My Inner Contrarian Declares: “Yes, you SHOULD read negative reviews (sometimes)”

You’ve probably heard the age-old advice to new authors that they shouldn’t pay attention to reviews. Some seasoned authors will even tell you not to read the positive ones. However, it seems common sense that if you want your self-confidence to remain as robust as a Manitoba-born farmhand, you should avoid perusing the heinous ones. The truth is, there will always be haters. Even the masters of the art – Cormac, Hemingway, Salinger – cultivated a coven of malcontents that despised every word ever dripped in ink from their supreme pens. (One of my favorite books I keep on my shelf is a collection of such reviews, given to books that today we revere as classics and literary perfection.) It’s true, you’ll never please every one, and a select few of those who don’t find your work engaging or entertaining will be ready to let the world know. Some of them will consider it their raison d’etre to lead a crusade and warn the unsuspecting of public of your perceived inability to write, plot, or even master the basic rules of grammar (ironically whilst often demonstrating their lack of the same.)

So given this reality, what I’m about to say may surprise you. In my opinion, there are two types of indie authors: those who are publishing just to share a story without much thought to sales, and those, like most of us, who are pursuing what we love doing as a career. If you’re in the latter, please hear me out on this: YOU MUST READ YOUR NEGATIVE REVIEWS.

I’m not saying you need to develop a sadomasochistic fetish in which you flail yourself with others’ vitriol and spite. Where a review is clearly meant only to be malicious and cruel, you should steer clear. As Anne R. Allen recently wrote in her post The Laws of the (Amazon) Jungle, “Cruel, angry reviews say more about the reviewer than they do about your book.”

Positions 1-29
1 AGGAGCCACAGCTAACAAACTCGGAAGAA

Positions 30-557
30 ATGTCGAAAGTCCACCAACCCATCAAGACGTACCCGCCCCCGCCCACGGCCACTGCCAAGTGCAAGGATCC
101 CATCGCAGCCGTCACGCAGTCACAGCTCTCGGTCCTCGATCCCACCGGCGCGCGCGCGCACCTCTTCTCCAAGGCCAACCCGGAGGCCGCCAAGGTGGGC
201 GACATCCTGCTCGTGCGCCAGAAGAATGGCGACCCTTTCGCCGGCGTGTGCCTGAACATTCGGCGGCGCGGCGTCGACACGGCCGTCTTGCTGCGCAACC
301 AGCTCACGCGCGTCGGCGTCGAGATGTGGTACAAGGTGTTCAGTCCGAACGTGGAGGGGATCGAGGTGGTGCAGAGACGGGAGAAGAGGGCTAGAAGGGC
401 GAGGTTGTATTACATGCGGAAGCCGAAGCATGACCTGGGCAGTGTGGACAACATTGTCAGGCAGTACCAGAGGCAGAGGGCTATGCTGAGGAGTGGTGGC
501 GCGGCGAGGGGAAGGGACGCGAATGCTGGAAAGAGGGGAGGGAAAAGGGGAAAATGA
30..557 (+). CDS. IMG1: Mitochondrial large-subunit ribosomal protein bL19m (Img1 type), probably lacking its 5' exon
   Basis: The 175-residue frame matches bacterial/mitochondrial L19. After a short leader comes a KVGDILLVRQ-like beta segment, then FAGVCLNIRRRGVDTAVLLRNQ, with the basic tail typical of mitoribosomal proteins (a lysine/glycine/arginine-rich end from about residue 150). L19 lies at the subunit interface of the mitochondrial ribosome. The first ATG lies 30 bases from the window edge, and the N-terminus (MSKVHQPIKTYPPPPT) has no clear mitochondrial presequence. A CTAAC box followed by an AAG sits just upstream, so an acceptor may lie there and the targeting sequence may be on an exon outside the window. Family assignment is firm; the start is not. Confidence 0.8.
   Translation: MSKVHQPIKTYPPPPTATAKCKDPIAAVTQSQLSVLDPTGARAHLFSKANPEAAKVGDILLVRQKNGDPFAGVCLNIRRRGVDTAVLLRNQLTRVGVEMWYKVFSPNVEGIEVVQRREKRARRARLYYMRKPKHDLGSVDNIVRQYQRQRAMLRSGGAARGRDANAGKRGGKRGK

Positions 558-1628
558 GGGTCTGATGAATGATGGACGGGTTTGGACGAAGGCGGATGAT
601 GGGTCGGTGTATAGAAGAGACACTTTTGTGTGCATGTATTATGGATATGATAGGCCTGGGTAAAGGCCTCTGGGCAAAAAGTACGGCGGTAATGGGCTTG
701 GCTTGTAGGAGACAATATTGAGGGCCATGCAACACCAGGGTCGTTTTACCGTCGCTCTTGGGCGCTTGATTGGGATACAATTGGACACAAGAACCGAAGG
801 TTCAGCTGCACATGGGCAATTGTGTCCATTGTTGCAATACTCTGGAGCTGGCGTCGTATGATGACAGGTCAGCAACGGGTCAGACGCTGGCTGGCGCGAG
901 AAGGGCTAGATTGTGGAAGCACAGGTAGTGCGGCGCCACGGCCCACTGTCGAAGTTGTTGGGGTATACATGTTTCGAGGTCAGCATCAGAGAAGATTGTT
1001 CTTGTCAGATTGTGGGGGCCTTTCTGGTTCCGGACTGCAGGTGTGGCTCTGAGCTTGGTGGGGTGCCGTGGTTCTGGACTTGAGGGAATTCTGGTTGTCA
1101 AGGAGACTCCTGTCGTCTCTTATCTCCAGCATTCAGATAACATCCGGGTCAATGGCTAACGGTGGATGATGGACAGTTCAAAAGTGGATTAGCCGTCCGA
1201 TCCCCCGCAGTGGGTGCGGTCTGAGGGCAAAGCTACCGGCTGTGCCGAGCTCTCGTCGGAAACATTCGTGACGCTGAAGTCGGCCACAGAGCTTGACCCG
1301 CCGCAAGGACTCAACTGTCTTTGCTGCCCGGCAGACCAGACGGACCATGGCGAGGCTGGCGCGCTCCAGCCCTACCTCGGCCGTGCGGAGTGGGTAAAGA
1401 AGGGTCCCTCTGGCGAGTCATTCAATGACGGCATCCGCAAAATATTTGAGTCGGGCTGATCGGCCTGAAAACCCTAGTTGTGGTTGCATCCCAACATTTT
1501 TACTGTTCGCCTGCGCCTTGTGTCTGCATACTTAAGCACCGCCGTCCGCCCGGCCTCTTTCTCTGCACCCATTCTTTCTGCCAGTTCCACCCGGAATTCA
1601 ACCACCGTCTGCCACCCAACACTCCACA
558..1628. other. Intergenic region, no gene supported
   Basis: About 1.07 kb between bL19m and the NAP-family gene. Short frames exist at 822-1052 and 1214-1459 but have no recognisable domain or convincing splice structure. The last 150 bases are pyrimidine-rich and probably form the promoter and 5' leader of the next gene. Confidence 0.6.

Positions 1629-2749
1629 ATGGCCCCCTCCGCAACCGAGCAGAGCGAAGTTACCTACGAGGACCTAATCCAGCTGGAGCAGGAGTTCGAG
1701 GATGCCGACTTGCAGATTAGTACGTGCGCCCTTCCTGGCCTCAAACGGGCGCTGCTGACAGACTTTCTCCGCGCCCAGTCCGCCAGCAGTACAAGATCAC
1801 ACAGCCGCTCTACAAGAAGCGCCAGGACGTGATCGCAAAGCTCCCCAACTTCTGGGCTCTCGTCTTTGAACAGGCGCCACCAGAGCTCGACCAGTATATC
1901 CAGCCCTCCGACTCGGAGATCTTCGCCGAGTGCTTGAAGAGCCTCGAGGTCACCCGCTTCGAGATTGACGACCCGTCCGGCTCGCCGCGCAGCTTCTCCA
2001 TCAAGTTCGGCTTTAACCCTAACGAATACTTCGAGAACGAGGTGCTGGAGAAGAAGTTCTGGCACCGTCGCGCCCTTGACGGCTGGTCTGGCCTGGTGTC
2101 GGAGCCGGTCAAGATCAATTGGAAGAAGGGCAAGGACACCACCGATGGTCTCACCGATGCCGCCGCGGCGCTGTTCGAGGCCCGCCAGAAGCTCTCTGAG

But should you take time to read a less than stellar review where the reviewer respectfully lays out their problems with your book? You bet your sweet bippy.

Yes, you’re an artist. Yes, the way your product is received is subjective. But in the end, you’re still creating something and asking people to pay for it. What a reader purchases in addition to your book when they click buy is the right to have an opinion on the good you’ve just provided them. If you’re approaching your writing as a career and not a hobby, you have the duty to listen to them when they tell you they found your product somehow lacking. I’m not saying that you have to agree with their assessment. There’s a reason we have the phrase, “I guess we’ll agree to disagree.” You can choose to credit the reviewer as having a valid point, or decide that the reason the reader was left unsatisfied is due to any umpteen valid reasons which were either by design or out of your control. But what you’ll probably discover is that some of the time, they’re absolutely right. I’ll be the first to admit that I have gone back and rewritten a section of my books even after they were published because a reviewer made a very good, very valid point in their negative review.

Indie publishing is a free market. The freest of markets, perhaps, because the readers are 100% in control of what succeeds. One of the benefits of the indie experience, not having to appeal to a select and highly prejudiced group of gatekeepers, is also one of its drawbacks. It’s very difficult to find reliable critique partners when you’re just starting out. Unless you’re willing and able to pay for the impersonal opinion of a legitimate content editor, you’re likely using your friends, relatives or other aspiring writers to receive feedback on your manuscript. Though well intending, such people may not always have the ability to render truly honest feedback, afraid to hurt your feelings or yet too unsure of their own abilities as a writer to cast dispersion on yours.  Thus, many indie writers put out their first few books on the market without having it reviewed by a truly critical eye. And that’s fine. No one said you have to spit out the next Gone with the Wind or Peyton Place right off the bat. Indie lets you test and grow and develop without the pressure of satisfying a big publisher’s bottom line. But if you want to grow your career as well as your audience, you won’t shove aside what can be some really awesome advice from one of your customers.

And who knows, some day, you may even thank them.

Your two cents appreciated: